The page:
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The tale of two Jacobs, their sons, and taxes

Jacob.jpg

There was once a man called Jacob whose son Joseph was responsible for the first recorded introduction of tax. Thousands of years later another Jacob’s, son would also have a special association with tax.

The two son’s individual relationship to tax, however, were quite different. In chapter 47 in the book of Genesis in the Old Testament it is recorded how Joseph, son of Jacob from Canaan instructed the people of Egypt to deliver one fifth (20%) of their crop to Pharaoh for storage to provide for an expected future famine.

 In short, this tax, called tithes at the time around 3000 – 2800BC, were aimed at what we will today call the ‘greater good’ – protecting the nation against the danger of famine.

Now, some 5 000 years later, Duduzane, son of Jacob from Nkandla, is being accused of misusing tax resources by, amongst others, the Organisation Undoing Tax Abuse (OUTA). It is alleged that some tax proceeds was used to establish a palace for Jacob from Nkandla and his family in another land – Dubai, not too far away from the land of Canaan where the of Jacob biblical times had lived.

Tax in history

 While the phenome of taxes is just about as old as civilisation itself, dating back to Ancient Egypt, followed by the Persian Empire, the Greeks and the Romans, the word tax only appeared in English during the 14th century.

It derives from the Latin word taxare which means ‘to assess.’ Before that, English used the related word task, first recorded in the 12th century and deriving from Old French. For a while, task (labour) and tax (money) were both in common use.

Tax then developed its additional meaning to imply something wearisome or challenging. So, soft soap tax, words like duty got added the burden imposed on people, suggesting a more appealing purpose. But then, political spin has just as long a history as taxation, and neither term has been unduly detained by its original meaning.  

Duty, as an alternative for tax, started out with an intention of suggesting a sense of some mark of respect that was due to a superior, but quickly took on the additional meaning of a mark of respect to be paid in hard cash – something owed to someone else. This reflected in the word duty’s Latin root, debere, a compound meaning ‘to keep in one’s possession something that belongs to somebody else,’ which is also the direct ancestor of our modern term debt.

Champion taxer

Probably the champion taxer in history was Tsar Peter of Russia. Be it beards, boots, beehives, candles, nuts, hats, horses, chimneys, water – he taxed them all. Despite that, to this day, in modern histories of Russia he is referred to as “Peter the Great.”

However, modern rulers should take note that he got his “great"-title probably for what he used much of his taxes for – to produce mighty works and monuments in his own land, as opposed to the general legacy of taxation through the ages – to be an abused or abusive means towards ignoble ends, and never quite able to escape its association with extortion and war.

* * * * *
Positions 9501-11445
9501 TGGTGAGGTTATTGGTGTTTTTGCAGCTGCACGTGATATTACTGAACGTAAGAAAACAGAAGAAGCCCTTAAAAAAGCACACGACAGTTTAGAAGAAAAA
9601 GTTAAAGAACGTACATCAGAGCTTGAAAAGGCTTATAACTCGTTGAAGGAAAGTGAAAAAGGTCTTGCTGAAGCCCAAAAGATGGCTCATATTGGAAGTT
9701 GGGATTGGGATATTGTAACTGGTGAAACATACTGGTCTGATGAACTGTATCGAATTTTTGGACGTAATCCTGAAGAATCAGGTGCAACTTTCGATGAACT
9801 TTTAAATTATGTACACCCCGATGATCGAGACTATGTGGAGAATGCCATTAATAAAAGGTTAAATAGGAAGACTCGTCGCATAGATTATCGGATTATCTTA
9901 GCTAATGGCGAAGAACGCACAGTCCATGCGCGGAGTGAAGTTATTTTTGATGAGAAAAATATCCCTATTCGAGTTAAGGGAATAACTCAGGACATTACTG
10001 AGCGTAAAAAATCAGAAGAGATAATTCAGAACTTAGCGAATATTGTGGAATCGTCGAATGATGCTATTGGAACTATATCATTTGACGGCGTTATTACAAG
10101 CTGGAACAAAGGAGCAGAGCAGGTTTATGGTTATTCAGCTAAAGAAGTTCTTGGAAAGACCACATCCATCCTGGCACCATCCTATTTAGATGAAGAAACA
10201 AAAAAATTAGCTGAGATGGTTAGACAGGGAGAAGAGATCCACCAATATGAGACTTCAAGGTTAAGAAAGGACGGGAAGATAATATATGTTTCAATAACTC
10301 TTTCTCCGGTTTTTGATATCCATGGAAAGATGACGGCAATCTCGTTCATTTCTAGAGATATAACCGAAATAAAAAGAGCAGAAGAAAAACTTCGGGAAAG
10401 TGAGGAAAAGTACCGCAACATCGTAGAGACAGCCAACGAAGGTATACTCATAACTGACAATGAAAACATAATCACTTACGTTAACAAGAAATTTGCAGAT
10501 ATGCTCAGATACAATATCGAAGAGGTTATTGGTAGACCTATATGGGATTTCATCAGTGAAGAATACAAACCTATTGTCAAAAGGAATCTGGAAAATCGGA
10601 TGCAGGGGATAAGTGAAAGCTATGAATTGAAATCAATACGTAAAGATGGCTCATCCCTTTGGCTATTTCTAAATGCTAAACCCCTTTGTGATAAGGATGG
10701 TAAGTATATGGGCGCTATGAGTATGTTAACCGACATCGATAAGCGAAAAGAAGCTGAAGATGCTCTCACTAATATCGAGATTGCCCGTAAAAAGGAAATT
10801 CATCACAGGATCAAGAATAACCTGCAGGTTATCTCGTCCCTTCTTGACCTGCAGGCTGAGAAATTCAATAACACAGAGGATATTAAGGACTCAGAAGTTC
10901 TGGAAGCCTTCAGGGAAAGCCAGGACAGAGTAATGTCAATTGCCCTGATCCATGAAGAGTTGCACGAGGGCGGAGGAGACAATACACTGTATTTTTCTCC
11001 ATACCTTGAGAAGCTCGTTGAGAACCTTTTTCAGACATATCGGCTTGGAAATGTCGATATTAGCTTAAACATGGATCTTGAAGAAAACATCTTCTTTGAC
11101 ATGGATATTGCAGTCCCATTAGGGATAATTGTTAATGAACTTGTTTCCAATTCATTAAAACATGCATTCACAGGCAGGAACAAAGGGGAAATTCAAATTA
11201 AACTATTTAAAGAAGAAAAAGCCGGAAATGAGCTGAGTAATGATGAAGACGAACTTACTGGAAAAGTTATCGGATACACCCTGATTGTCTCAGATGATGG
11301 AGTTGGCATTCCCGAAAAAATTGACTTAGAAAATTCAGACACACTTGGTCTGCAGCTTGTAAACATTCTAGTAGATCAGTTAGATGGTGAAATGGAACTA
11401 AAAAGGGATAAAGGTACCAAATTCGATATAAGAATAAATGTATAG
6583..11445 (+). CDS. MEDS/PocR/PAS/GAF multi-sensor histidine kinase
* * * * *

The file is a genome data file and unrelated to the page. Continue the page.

The later, was especially established by the city states of Ancient Greece, which imposed eishpora to pay for wars, which were numerous. But at least in their case, once a war was over, any surplus had to be refunded.

In ancient Rome Julius Caesar became the first ruler to impose a one-per-cent sales tax, and Augustus instituted an inheritance tax to provide retirement funds for the military.

Modern rulers should also take note that many historians are of the view that tax resistance played a significant role in the collapse of several empires, including those of the Egyptians, Romans, Spaniards, and Aztec.

Tax can drive revolutions

Throughout history resentment of tax fuelled revolutions, including the French- and American Revolutions. The latter, between 1765 and 1783 fuelled the formation of the United States, though an independent Congress soon enacted the Federal Property Tax in 1798.

However, taxes also fuelled the establishment of democracy, starting with England’s Magna Carta in the early 13th century, and later when the mantra of “no taxation without representation” became firmly established.  

However, political promise did not always materialise in reality. In Britain for example, in the general election of 1871, both Gladstone and Disraeli opposed income tax. Disraeli won, but the tax stayed.

And, unpopular tax can also trigger rebellions, as the so-called Whiskey Rebellion in 1794 against the new federal government of the US, which had to use the military to quell an uprising against a liquor tax aimed at paying the national debt.

Final word

The Jacob from Nkandla, his son, and friends, should take note of the mounting resistance of taxpayers, and citizens in general, to the perception that their tax only benefit the overlords of the day, while revenues for desperately needed public services remain minimal. At the same time there are no “mighty works” in sight that might deliver “The Great“ status.

Who knows what might trigger the rebellion, or the revolution – and there are a number of candidates, starting with the uncertainty around the South African Social Security Agency.

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by Piet Coetzer

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